In this case, I'd argue the intelligence services and crime units have proven themselves unfit for purpose, and that the power company is too negligent on providing robust, fault-tolerant services and should have their business license withdrawn.

The problem is that they will use this failure as an excuse to ramp up even more surveillance and unchecked spending for high-tech toys.

Sad, really quite sad... (0)

Anonymous Coward | about 8 months ago | (#45809521)

...that there are so many reactionary Right-Wingers on Slashdot now that the parent is modded "flamebait".

Guns vs Thermite (0)

Anonymous Coward | about 8 months ago | (#45809317)

Shooting up a transformer? Seriously? Haven't these guys heard of thermite? You can just go to a high voltage tower and melt the legs with thermite.

This? Again? (5, Interesting)

jd (1658) | about 8 months ago | (#45809335)

We've known the US has crappy infrastructure since, well, as close to forever as matters in America.

Attacks on a power station or substation would be immaterial if the grid was a grid, redundancy was built into the system, and getting things done was a higher priority than ego strokes and profit margins. (Yeah, heresy, I know.)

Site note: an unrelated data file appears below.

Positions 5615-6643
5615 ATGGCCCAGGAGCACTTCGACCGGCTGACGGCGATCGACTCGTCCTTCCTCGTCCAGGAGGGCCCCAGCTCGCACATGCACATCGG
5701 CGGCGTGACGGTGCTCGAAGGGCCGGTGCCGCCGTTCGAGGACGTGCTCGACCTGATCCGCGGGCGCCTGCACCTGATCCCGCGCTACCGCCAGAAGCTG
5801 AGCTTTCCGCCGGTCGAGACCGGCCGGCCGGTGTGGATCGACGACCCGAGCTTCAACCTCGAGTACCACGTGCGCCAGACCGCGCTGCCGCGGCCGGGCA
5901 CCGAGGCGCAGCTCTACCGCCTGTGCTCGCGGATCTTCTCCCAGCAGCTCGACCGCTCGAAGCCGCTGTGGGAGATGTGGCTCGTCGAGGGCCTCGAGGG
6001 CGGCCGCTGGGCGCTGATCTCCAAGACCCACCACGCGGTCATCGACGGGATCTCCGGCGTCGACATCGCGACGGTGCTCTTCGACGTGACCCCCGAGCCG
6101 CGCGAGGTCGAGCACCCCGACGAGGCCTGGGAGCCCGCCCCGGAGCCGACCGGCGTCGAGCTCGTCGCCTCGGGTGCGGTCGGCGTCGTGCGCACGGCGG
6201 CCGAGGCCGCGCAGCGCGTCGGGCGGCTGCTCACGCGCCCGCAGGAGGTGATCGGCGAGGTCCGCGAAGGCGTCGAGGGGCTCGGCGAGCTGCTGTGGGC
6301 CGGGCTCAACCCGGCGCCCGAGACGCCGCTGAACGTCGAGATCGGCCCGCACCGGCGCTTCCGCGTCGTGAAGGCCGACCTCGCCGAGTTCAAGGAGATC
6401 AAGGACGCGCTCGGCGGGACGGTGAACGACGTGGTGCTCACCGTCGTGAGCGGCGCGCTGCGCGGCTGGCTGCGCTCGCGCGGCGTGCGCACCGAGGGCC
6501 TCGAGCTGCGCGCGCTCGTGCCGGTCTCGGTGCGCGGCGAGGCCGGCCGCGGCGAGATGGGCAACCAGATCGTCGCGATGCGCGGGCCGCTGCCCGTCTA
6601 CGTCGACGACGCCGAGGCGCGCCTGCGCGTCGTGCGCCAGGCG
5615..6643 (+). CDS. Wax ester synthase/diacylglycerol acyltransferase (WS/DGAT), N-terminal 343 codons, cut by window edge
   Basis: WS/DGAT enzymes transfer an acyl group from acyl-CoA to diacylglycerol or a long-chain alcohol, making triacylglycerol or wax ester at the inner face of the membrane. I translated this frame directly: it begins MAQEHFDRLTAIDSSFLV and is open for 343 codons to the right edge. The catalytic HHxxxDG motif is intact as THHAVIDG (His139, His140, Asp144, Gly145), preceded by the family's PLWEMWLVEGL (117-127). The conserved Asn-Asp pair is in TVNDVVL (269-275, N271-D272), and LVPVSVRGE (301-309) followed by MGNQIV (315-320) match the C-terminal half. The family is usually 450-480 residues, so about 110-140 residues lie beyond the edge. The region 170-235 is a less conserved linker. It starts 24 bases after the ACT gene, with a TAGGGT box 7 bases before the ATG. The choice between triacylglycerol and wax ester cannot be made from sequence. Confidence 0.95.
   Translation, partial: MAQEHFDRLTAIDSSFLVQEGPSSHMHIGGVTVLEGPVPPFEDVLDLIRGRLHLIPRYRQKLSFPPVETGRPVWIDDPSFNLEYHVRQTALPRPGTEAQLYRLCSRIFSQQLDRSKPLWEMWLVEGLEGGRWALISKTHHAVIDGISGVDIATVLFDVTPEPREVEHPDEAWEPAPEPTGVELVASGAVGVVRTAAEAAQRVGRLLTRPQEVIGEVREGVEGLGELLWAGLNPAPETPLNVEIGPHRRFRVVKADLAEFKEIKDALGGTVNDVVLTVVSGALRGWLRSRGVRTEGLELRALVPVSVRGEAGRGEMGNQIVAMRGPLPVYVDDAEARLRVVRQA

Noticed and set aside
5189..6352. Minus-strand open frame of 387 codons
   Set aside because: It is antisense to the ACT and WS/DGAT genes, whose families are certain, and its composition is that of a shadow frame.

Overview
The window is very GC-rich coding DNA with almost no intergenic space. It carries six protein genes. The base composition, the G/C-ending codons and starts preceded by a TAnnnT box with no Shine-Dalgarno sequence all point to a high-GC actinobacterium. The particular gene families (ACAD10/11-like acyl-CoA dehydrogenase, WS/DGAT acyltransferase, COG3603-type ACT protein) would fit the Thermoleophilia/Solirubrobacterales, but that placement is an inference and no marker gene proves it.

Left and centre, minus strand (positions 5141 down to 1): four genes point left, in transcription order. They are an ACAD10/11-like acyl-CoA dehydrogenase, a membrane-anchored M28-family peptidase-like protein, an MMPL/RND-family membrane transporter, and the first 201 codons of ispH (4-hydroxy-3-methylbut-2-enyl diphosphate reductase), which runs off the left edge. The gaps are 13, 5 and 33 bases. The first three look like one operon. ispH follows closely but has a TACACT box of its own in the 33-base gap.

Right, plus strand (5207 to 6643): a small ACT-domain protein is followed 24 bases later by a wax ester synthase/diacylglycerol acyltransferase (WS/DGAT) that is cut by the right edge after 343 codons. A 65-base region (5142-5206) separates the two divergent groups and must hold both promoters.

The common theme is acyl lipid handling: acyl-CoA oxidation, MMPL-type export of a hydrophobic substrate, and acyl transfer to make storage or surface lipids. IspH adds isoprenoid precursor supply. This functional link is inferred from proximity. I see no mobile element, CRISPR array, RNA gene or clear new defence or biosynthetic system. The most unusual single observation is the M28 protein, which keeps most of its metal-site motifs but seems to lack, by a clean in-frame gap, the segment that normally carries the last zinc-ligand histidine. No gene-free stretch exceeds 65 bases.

The moment you deliberately create single points of failure is the moment you hand out invites to nutcases, lunatics, wannabe cowboys and the rest of the US security infrastructure*. The moment you make such violence nothing more than a public nuisance, something not even worth a writeup in the local paper, is the moment it stops being interesting for the fringe groups to do.

*Yes, the local crackhead with the M16 and armoured personnel carrier is the "militia" the Constitution speaketh of. They are part of the national defence system. Due to two major wars inflicting a massive drain on reserves and an exceptional loss of forces due to PTSD and injuries, said crackheads form an increasingly large part of the regular forces, police and intelligence services. Frankly, I'd be far more concerned about a coup from within than a bunch of moonshine-laden rednecks who have watched too many Dukes of Hazard episodes.

Of course, given the NSA can dictate terms to the President, Congress and Federal judges, the coup might have already happened. Would you notice if it had? Would you care?

Re:This? Again? (3, Interesting)

VortexCortex (1117377) | about 8 months ago | (#45809385)

the coup might have already happened. Would you notice if it had? Would you care?

Yes, and yes. [wikipedia.org]
Whether I would have the power to do anything about it is an altogether different matter.
Rallying support would require some huge screw-up, for instance: If someone leaked the details about what Room 641A is for. [wikipedia.org]

Likelihood -- ? (2)

evil_aaronm (671521) | about 8 months ago | (#45809351)